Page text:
What Career Fields Are People Leaving During the Great Resignation?

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According the the US Bureau of Labor Statistics, the U.S. South (i.e. Alabama, Arkansas, Delaware, Florida, Georgia, Kentucky, Louisiana, Maryland, Mississippi, North Carolina, Oklahoma, South Carolina, Tennessee, Texas, Virginia, West Virginia) holds the most consistently-high resignation rates during the Great Resignation.

Why would this be the case? Former employees in the South reported higher levels of burnout, health concerns, and a lack of empathy-driven communication.

In October 2021, a miniature strike wave dubbed as “Striketober” affected over 100,000 union workers, who felt trapped in a system of unfair renumeration and the overall lack of support.

This wave is similar to previous union strikes, and has garnered a significant amount of media attention due to support from family members and friends who first-handedly understood the stressful mental toll union workers have endured.

What career fields, then, are people leaving during the Great Resignation? Read on to find out the top 5 industries in the United States that have seen a increase in voluntary quits.

Education

Oscillating lockdown mandates have forced school boards to adapt to a chaotic in-person to hybrid to fully remote learning system. Many classroom activities require hands-on learning, such as building and conducting science experiments.

Also, student-to-student socialization is crucial to a child’s development, especially in the early grade stages. Teachers have been scrambling to cram together curriculum plans with tight schedules.

Healthcare

From the start of the pandemic until now, approximately 1 in every 5 healthcare workers has quit their jobs. Nurses face historic shortages and overtime demands.

Physicians, psychiatrists, and laboratory technicians faced burnout and compassion fatigue from dealing with high-stress patients and situations. Where does treatment look towards next? Telemedicine may be the answer.

Technology

Perhaps the most notable executive big tech resignations of the year were from previous Amazon CEO, Jeff Bezos. Future-minded and looking for the “next great thing,” people employed within the technology sector have an open world of opportunities and unlimited options to upskill themselves—be it Photoshop, Javascript coding, or C++.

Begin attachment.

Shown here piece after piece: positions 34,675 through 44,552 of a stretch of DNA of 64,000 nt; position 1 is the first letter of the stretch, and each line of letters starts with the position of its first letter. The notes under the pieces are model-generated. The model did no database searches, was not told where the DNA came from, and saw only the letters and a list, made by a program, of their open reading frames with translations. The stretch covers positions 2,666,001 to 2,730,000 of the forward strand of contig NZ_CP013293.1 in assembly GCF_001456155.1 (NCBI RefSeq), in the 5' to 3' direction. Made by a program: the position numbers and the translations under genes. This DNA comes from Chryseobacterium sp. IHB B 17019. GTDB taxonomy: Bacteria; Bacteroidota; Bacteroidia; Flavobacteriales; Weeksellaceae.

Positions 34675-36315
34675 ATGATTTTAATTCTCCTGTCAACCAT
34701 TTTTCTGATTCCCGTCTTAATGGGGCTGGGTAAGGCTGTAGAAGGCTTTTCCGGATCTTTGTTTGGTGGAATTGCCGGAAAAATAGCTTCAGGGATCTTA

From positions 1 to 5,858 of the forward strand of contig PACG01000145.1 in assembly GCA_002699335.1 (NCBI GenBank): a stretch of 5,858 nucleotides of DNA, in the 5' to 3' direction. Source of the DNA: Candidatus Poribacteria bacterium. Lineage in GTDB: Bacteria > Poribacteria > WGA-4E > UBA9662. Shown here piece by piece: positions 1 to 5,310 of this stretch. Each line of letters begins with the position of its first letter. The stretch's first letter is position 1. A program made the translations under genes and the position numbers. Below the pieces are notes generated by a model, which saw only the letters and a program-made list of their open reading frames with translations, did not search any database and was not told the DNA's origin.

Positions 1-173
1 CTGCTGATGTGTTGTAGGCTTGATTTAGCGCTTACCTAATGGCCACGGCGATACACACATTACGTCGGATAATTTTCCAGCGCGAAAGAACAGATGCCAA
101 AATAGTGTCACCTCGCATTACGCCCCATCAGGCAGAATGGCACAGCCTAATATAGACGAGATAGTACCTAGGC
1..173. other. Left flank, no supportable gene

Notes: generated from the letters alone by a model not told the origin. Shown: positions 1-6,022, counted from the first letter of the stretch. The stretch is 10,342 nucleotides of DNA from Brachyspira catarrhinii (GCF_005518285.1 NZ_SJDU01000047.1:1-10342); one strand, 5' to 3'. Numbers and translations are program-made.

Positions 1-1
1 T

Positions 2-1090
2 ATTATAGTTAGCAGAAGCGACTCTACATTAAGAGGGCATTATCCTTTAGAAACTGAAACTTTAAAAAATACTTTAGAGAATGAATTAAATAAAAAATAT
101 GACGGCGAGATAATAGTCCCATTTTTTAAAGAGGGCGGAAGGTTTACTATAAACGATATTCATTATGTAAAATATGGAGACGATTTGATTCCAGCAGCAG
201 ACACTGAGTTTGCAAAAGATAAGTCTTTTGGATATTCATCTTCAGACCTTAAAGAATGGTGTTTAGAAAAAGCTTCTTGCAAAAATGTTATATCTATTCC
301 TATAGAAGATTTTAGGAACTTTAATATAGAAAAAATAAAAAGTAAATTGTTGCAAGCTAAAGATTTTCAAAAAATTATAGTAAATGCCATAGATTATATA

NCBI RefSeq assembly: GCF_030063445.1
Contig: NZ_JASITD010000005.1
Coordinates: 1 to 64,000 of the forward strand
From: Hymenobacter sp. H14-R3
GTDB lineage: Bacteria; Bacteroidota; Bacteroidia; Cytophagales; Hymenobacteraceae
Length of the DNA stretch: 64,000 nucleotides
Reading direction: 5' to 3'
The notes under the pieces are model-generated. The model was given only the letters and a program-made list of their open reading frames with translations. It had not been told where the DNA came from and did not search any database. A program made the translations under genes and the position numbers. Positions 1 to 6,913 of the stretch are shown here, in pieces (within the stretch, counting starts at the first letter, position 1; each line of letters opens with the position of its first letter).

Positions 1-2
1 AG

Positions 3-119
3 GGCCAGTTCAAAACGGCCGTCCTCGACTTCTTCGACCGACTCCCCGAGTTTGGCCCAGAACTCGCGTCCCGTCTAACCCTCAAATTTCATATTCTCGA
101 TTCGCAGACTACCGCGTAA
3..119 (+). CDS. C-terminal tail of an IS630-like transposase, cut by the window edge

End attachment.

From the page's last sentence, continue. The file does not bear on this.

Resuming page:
There’s always a new (possibly more trendy) coding language or software to jump ship, and coding is perfect for any self-taught learner.

Retail and Food Service

Restaurant policies in light of pandemic guidelines have resulted in mass closures and downsizing. Many consumers choose to purchase online and have their items delivered straight to their home rather than browsing through a store.

Mystery shoppers and delivery drivers on apps such as Cornershop and Skip the Dishes have luckily seen a predictable increase in demand. Ghost kitchens (i.e. a delivery-only or virtual kitchen) operate en masse without the hassle of an unused dining space.

Tourism

With stalls, delays, and outright cancellations in overseas flights, as well as new vaccine passport guidelines—tourism has taken a hard toll on its employees.

Pilots and airline hospitality workers were subject to lay-offs and less hours from the nature of their work, with high-risk contact enforcements to consider. Eager travelers now find themselves having to adjust to life in one area. However, as the pandemic continues to rapidly change, the tourism industry could gain traction again soon.

What’s Next for Workers Who’ve Resigned?

The pandemic has proved to be a catalyst for new work structures and systems. New jobs are emerging, such as telemedicine and virtual care that can match a patient to any healthcare provider in the world.

All that’s needed is a functional internet connection and the willingness to resolve technical issues. The slower pace of everyday life has opened doors for everyone to improve, learn new skills, and prosper.

The Great Resignation may turn into “The Great Reshuffle” in due time!

 

References

Akkermans, J., Richardson, J., & Kraimer, M. L. (2020). The Covid-19 crisis as a career shock: Implications for careers and vocational behavior. Journal of vocational behavior, 119, 103434. https://doi.org/10.1016/j.jvb.2020.103434.

Bryant, Natasha & Stone, Robyn & Falzarano, Francesca & Cimarolli, Verena. (2021). Job Resignation in Nursing Homes During COVID-19: The Role of Employer Communication and Worker Preparedness. Innovation in Aging. 5. 248-249. https://doi.org/10.1093/geroni/igab046.956.

De-la-Calle-Durán, M. C., & Rodríguez-Sánchez, J. L. (2021). Employee Engagement and Wellbeing in Times of COVID-19: A Proposal of the 5Cs Model. International Journal of Environmental Research and Public Health, 18(10), 5470. https://doi.org/10.3390/ijerph18105470.

Nagy, Noémi & Froidevaux, Ariane & Hirschi, Andreas. (2018). Lifespan Perspectives on Careers and Career Development. https://doi.org/10.1016/B978-0-12-812756-8.00010-4.

Yong, Ed (November 16, 2021). “Why Health-Care Workers Are Quitting in Droves”. The Atlantic. Retrieved January 4, 2022.

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